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Evansville, Indiana
June 19, 1998     The Message
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June 19, 1998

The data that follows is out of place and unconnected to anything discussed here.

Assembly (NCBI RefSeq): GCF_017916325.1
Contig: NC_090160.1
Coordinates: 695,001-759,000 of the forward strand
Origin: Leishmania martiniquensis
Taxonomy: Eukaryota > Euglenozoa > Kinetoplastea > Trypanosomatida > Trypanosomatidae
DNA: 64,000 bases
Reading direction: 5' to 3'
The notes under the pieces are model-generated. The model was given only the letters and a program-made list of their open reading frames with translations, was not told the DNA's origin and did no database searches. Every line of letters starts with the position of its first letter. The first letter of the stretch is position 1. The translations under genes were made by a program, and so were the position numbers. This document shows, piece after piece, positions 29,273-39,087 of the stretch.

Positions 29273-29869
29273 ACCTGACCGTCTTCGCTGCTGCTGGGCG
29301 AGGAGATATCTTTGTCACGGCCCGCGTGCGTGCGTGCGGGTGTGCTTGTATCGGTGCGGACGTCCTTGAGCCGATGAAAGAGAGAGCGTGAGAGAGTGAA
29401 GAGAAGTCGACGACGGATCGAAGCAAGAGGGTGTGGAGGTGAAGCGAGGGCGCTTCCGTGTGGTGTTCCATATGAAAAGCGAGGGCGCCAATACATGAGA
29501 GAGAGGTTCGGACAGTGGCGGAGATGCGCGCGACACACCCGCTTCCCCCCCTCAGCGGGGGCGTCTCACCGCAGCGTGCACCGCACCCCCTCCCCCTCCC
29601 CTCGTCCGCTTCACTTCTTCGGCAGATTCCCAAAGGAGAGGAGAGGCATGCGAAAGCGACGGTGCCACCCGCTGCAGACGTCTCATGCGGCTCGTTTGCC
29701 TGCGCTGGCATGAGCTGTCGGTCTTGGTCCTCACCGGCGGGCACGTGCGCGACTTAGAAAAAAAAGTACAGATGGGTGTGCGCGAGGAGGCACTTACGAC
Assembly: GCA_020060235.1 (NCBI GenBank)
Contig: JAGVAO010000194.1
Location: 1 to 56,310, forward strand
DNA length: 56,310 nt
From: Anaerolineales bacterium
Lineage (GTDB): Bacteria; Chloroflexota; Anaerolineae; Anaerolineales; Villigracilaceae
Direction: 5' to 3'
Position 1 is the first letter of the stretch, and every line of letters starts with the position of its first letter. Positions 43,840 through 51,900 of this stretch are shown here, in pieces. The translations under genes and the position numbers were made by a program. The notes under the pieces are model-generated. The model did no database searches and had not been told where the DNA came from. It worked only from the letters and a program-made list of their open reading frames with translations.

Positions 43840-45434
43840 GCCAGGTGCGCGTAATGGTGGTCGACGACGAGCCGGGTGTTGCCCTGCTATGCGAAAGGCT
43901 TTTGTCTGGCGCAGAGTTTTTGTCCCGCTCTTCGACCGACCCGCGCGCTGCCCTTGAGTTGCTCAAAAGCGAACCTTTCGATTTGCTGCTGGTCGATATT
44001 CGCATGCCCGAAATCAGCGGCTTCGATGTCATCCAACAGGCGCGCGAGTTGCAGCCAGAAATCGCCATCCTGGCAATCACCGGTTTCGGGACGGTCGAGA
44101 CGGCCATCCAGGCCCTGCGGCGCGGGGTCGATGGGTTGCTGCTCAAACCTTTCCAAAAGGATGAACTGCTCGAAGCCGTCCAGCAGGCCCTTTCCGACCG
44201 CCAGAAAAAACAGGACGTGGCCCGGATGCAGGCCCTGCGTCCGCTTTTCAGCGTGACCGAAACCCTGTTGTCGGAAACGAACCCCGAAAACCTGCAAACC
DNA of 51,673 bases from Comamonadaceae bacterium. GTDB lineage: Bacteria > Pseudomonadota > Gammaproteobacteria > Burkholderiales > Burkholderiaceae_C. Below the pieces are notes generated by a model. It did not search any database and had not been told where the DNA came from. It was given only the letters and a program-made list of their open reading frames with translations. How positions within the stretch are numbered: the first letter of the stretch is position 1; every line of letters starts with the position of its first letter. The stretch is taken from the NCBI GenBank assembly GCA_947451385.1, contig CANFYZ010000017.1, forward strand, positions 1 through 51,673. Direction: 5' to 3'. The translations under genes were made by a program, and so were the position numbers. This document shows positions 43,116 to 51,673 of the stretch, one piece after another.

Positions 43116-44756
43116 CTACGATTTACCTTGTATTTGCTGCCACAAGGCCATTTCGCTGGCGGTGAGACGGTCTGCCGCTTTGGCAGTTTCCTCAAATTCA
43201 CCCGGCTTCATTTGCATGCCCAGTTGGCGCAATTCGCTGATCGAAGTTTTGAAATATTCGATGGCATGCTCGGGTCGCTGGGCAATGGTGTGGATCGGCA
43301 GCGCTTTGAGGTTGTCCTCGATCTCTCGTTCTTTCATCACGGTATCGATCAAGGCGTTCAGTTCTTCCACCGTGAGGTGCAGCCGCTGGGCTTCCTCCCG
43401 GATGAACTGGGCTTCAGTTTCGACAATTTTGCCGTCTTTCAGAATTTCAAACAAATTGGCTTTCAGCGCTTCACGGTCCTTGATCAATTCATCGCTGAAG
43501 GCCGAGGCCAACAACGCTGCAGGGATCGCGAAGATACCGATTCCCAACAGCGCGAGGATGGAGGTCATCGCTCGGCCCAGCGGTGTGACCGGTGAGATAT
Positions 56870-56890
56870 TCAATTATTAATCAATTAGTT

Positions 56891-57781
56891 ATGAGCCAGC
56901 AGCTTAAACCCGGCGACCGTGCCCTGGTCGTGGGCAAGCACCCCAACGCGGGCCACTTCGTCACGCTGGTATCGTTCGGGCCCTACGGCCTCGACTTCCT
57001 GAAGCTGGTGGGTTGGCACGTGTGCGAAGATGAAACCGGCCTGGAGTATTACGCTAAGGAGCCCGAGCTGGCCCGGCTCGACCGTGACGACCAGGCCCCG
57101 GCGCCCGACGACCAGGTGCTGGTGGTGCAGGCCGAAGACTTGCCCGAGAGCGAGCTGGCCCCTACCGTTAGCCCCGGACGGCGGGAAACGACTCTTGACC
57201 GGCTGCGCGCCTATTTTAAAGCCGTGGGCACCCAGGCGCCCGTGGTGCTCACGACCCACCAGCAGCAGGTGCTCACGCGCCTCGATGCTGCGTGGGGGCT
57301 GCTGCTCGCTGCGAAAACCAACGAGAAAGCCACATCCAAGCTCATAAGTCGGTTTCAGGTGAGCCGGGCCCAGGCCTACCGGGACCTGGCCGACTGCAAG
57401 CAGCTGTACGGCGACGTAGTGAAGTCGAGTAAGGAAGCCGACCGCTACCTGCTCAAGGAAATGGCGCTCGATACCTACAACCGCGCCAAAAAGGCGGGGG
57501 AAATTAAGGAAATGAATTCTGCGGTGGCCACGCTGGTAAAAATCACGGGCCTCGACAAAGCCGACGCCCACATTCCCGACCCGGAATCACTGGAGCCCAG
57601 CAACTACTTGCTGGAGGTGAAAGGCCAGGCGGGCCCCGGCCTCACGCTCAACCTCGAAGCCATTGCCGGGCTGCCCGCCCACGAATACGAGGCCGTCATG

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The Message -- for Catholics of Southwestern Indiana 13 JIM and ANN CAVERA for the Cavera family reunion last week. In early August, those of are able will gather in Grand Rapids at the purchased for his young family Dad has lived alone in this two- my mother's years ago. Many parts of the house mother's creativity and artistic flair. covered with maps from stimulates the interest and as it did for my d me years ago. And guests are often sur- of old Sports Illustrated covers paper the basement bathroom wall. Father's Day A vibrant Vince Lombardi and a young Joe Namath smile, forever frozen in time. I look forward to visit- ing what has become a part of our family heritage. Over the years the house has really begun to show its age but my brothers and I have come to real- ize that it has become a symbol of our father and all that he means to us. We have always depended upon Dad to be there for us. I can't recall a time when he let us down; even when he disagreed with some of our choices. His kind of stability is hard to come by today. By his life, dad has taught us the meaning of faith. For as long as I can remember, he has attended daily Mass in the same church his parents founded. We know he goes there to pray for all of us: his five sons, their families, and the families of their grown children. He seldom mentions this. For us, his constant prayers are a spring of pure water in our lives. In addition to faith, Dad has taught us the mean- ing of hospitality. He has opened the house to pro- vide a warm welcome for family and friends needing a place to land in times of transition. Grandchildren who were crossing uncertain bridges in their lives have always known they could find a much-needed haven at their Grandpa's house. In my grade school years we spent some sum- mers at a small cottage on a lake. A prominent feature of this place was a huge oak tree by the back door. Two of us kids could stretch out around it and barely touch our fingers. Some years ago I decided to take my own kids to see the cottage. I didn't know if I could find it because a subdivision of beautiful homes had been built around the lake. My brother, Dave, told me that I would know it by the oak tree, and he was right. Today, it doesn't matter where we lived. While the house will always be a symbol to our family, Dad is the reality behind the symbol. His faith and hospi- tality are worth far more than any place. My father is the oak tree that has sheltered us all. Happy Father's Day, Dad! -- By Jim Cavera Jim and Ann Cavera live and work in Evansville. Their column is a regular feature of the Message. iANNM. ENNIS position of Parish Business "ness manager: A money-managing ministry Manager, Schroering found the idea had sudden appeal. The opportunity "to find a position where you can use a strong business background and work for your parish as well doesn't exist very much," Schroering said. She and her husband Ken had enjoyed being involved in the parish on vari- to the Message I DOnna Schroering first L Career shift from her )osition with a of eventual- her parish budget original plan. But Rosary Church, created the new 7. works from her office at Holy Rosary Parish, -- Message photo by Ann Ennis of Columbus Council 565 Maryland St., Evansvllle, Ind. Phone: 423-2734 5 p.m. to 9 p.m. every Frlday Open Saturday May 23 Public wecome ous committees. And their first of two children was attending school at Holy Rosary. She accepted the job in December 1996. And she has been writing and revising her job description ever since. "I do many things that weren't initially thought to be a need, and a few of the duties don't rea.lly apply," she said. Schroering is responsible for managing all financial affairs of the parish and school, this includes preparing and moni- toring the annual budget, issu- ing payroll checks and monitor- ing benefits for 60 parish employees, paying bills, for tuition arrangements for the school, financial analysis and all the record-keeping these tasks entail. Staff members who report to her include the office manager and facilities manager, and indirectly, the receptionist and full custodi- al staff. Although the parish struc- ture naturally is strongly sacramental and spiritual, Schroering also sees the vital business component. Holy Rosary has an annual budget of $1.7 million. "We must maintain a facil- ity, like a business; we must face employee tax issues, like a business; we must meet a payroll, like a business," she said. "A lot of the issues on the business side of parish aren't always considered. And in the past these jobs fell on the pastor. But today, with fewer priests, the pastor just cannot do it all." She also said with a smile, "If you look at the priests' train- ing, well, it only makes sense to have someone who is trained to manage financial resources han- dle the books and let the priests minister." Again the business corollary comes, to mind, a CEO is not the one paying the bills or developing the budget, she said. While the px, ition of busin,s manager is a new idea to many parishes  there are only 10 parish resource managers listed in the 1998 Diocese Yearbook Schroering believes the posi- tions will become more preva- lent and more professional in coming years. "With a paid position, you attract qualified persons that you need. Paid positions are viewed different- ly." Schroering welcomes the challenges and demands t come from being a paid profes- sional on stliff at Holy Rosary. One of the challenges has been to clearly define the proto- col for resolving issues of dis- agreement. "This is a new position for Holy Rosary, and before, if something was wrong, parish- ioners did call the priest," Schroering said. Educating peo- agree with me and may change my decision, but he always con- suits with me to hear my view- point." Deciding who is in charge of what in a priestless parish may be another issue for many parishes, she said. "In the future planning for accountability, I hope the administrative side is not underestimated." Schroering seems cited at ,:: ....... .... : the potential latty*led; !: trained professional business managers can bring to the entire Church in coming years. She suggests that parishes creat4:ng this position look for flexible, people-oriented professionals. A college degree in a business background can add to a parish's financial security. And a person who is able to maintain the right perspective is neces- pie that the steps have changed somewhat, even though the pastor is still the ultimate deci- sion-maker, is part of her job. "A pastor needs to say 'that  in the business manager's area' before making the decion." Her relationship with Holy Rosary pastor Father Jim Sauer is one of trust, "He may not sa; she said. "Each day I need to keep in mind the question, 'OK, why am ! here, ?" Schaxg d she  answer in 11 Corinthians, 4:18: ..... So we fix our eyes rot  what is seen, but on t which is . For wt is   only temporary, but what is unseen is etLtal. "